Wednesday, December 28, 2016

Good News

Tonight we had leftover Chinese food that Nate made for our Christmas Eve feast. We also had some leftover fortune cookies not made by Nate (for those of you who think he is actually a Renaissance Man). Cora's fortune read You will soon receive good news. She looked very hopeful and said, "What is the good news?" I answered that maybe the good news is that she'd get to read an extra book before bed, or perhaps that when she turns four, she'll become a real princess. She immediately dismissed the second suggestion, obviously finding it too fantastic to be true, and said "Yes! I think the good news is that we get to read an extra book!"

Later, after reading not only one but two extra books, she asked if she could get some more good news sometime soon. Oh Cora, how I love the things you say.

Christmas was really a joyful time this year. Peter is too young to have expectations about gifts, so he would have been pleased with one new car, truck OR ball, but instead he got one or two of each. The girls each wanted a doll and some books from the book fair, so that felt easy to deliver on. Louisa also wanted a Barbie house, which thankfully she hasn't mentioned in the 2 days since Christmas. Probably because she was surprised by a great gift from my mom: my old collection of trolls from when I was a kid. It was so fun to see the kids playing together with a toy that I remember so fondly.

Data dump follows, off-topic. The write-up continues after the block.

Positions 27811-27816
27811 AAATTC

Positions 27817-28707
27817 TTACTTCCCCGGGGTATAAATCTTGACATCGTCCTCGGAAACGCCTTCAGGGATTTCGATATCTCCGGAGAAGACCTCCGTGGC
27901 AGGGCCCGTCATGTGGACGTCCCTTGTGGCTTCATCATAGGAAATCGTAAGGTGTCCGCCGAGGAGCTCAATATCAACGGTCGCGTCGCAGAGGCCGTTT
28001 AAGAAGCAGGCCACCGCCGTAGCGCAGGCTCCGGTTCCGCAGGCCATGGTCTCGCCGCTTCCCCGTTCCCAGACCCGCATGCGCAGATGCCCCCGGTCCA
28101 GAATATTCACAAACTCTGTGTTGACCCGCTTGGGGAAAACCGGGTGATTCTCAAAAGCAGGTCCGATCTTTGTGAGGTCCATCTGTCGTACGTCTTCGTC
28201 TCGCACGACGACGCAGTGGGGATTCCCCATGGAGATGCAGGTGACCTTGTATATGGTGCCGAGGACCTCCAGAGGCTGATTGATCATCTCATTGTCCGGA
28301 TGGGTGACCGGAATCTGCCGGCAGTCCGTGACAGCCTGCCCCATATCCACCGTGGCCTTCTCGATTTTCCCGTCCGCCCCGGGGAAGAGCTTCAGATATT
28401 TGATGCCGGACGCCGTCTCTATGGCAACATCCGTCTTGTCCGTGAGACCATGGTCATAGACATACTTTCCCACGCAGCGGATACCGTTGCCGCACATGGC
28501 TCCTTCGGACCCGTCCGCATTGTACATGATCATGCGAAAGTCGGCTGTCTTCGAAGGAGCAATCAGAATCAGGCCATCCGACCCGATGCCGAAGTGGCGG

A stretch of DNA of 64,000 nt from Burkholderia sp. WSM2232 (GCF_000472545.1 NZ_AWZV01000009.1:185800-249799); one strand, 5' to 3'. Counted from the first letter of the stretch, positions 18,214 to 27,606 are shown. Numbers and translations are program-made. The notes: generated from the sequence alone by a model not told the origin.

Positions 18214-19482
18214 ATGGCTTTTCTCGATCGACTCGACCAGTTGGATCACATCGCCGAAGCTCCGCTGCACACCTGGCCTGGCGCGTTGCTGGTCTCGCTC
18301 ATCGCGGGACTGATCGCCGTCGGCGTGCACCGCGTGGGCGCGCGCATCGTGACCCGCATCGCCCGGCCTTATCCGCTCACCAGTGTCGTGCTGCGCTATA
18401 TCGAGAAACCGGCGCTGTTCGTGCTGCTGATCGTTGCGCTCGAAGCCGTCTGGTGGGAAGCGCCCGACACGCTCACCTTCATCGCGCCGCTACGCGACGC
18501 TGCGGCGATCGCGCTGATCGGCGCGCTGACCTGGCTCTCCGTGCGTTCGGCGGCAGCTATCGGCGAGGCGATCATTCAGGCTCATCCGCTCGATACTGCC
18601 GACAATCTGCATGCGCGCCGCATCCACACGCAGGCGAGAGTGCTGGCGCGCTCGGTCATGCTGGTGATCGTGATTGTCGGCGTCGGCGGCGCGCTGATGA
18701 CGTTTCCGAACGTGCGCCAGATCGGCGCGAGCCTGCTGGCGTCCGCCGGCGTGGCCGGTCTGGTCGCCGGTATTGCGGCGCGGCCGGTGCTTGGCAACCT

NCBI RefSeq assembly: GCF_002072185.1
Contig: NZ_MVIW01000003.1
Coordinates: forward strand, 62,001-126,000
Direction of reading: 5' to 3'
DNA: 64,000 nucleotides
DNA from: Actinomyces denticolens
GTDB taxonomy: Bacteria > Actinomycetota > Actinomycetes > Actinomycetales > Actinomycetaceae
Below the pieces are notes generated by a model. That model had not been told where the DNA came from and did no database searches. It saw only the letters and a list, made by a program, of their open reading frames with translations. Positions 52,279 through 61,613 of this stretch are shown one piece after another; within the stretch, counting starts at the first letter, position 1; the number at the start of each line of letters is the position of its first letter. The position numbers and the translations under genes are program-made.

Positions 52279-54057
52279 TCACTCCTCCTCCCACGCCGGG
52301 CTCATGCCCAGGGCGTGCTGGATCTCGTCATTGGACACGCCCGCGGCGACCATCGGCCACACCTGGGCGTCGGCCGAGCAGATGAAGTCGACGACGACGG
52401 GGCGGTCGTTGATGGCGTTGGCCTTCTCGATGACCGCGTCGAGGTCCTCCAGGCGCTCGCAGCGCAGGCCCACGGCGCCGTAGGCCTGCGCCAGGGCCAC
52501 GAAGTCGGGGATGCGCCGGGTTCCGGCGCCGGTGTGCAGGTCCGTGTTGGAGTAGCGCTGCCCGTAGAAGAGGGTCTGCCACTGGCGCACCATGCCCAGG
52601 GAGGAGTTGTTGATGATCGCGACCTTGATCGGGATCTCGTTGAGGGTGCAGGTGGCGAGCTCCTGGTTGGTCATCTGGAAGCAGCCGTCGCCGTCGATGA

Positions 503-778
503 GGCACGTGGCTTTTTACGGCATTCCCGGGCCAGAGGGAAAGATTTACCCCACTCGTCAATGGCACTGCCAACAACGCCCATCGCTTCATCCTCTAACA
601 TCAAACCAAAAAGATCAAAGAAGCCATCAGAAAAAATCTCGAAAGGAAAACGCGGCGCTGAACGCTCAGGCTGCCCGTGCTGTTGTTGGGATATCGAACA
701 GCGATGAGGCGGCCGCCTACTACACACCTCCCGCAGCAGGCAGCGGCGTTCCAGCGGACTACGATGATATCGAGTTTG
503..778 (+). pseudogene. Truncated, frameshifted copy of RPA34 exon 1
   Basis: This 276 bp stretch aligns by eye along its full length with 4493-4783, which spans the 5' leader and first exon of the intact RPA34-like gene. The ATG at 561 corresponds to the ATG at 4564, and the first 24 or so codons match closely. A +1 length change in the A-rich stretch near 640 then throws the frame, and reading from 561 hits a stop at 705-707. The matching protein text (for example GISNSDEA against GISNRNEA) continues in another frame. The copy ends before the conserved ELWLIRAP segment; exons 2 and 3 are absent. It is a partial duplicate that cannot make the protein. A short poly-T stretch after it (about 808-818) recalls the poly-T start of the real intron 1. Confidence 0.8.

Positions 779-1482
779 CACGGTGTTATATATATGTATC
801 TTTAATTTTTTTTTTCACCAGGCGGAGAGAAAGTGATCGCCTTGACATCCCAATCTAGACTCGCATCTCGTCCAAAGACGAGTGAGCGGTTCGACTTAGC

The Chinese feast was at our new house! We hosted my parents, Nate's mom & brother and two of Nate's cousins. The celebration was perfect. Good food, snow ball fights after dinner and a quick game of Dutch Blitz before the twenty-somethings said they were too tired to carry on. I swear! I was up for playing all night, but they bowed out before 8 pm.

On Christmas day and the Monday after, we spent time at Marcia's. It was the same group pictured above, minus my parents (who flew to Africa), plus Pat and Georgia (who returned from Kansas). After a nice long walk with Marcia and Peter, I got engrossed in a jigsaw puzzle, which is atypical for me. Normally I can't sit still long enough. It must have been something in the air -- Nate also managed to capture the attention of 6 kids age 6 and under a games of Bugs in the Kitchen.